The feeling I brought back from my initial interviews was how much of grad work is done in the spaces between our normal lives. My cohort knows the reality of taking on a full time doctorate on top of …well, life I suppose. We’ve struggled with deadlines, negotiated our inevitable absences for family commitments and furtively checked work emails during lectures. We are all tired, maxed out and scraping by–it’s normal. Doing the actual research bit, talking to other busy humans and relying on their friendship and generosity as I asked them nosy and intrusive questions, that was a whole other level!
I had badgered my participants with emails, consent forms and FaceBook messages ahead of time – trying to explain that this wouldn’t just be one meeting and done. At a very conservative guestimate I told them it would take up at least 10 hours of their time. Two face to face discussions, reviewing the transcripts, commenting on the transcripts, looking at my interim texts and working with me to shape a coherent and (hopefully) engaging story from their three individual narratives.
To further complicate things, I’ve never done this before. I feel like I am making it up as I go. It’s hard to project a feeling of authority and confidence when I really have no idea what I will expect of them two months from now, nine months from now? More emails? Phone calls? Skype? Individually? Together? My results section will be this co-joint narrative – but as I slog through the hours of transcription I still have no solid idea what that will involve.
So, I was working in the spaces that are left, full of the uncertainty that I have –at the coffee shop interview at the end of the shift, the room found at the busy conference just behind the registration desk with the loud air conditioning, the friend’s house with the borrowed tea and cookies and more. My friends, my participants, made space for me – they drove miles to talk to me, rearranged meetings to spend an hour sharing coming out stories and arranged child care. I was acutely aware of their lives outside the coffee shop or the living room – they were all juggling prosaic day to day appointments with emotionally demanding major life events. Before the tape was turned on, and lingering after we had finished, we reflected on how young we had been when we first met and we shared our battle scars.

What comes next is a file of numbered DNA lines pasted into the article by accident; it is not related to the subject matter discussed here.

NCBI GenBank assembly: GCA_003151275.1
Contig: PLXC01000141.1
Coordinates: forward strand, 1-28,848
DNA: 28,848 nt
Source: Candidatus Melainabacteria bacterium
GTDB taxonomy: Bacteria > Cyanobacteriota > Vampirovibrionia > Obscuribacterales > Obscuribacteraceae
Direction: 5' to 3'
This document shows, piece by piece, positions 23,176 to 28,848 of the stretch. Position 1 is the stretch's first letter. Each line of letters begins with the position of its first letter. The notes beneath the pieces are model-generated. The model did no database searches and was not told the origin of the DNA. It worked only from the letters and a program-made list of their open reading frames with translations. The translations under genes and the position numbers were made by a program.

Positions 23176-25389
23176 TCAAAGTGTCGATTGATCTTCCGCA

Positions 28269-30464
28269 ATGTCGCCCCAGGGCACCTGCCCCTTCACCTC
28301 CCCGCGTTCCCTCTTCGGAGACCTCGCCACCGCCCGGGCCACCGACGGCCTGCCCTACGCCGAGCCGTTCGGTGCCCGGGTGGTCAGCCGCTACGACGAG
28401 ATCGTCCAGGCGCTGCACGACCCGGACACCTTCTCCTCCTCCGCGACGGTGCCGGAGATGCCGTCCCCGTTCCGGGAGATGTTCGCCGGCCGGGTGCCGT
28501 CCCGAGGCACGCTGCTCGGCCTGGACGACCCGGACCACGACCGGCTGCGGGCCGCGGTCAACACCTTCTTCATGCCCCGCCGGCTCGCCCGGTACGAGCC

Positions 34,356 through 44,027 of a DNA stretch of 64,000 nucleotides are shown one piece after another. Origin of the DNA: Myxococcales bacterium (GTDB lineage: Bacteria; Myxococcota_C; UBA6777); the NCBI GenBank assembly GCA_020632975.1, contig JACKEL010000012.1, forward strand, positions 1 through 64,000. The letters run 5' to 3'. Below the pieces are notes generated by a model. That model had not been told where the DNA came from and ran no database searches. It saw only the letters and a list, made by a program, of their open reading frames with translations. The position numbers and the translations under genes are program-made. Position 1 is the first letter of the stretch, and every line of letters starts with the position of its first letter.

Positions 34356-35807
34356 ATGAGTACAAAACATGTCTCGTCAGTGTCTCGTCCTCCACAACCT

It is always an honour and a responsibility to hear and share stories doing research, but a humbling realisation to begin to confront the issues that enrich and complicate working with friends. Lisa Tillmann-Healy (2003) places relational ethics and “friendship as method” as a feminist practice with its belief that “the personal is political” and commitment to empowerment and social change. Friendship as method involves hope, caring, respect and justice. This kind of research is intensely personal, done with love, I didn’t really understand that before but I realise it now.
Image: Church Street (Toronto) cross walk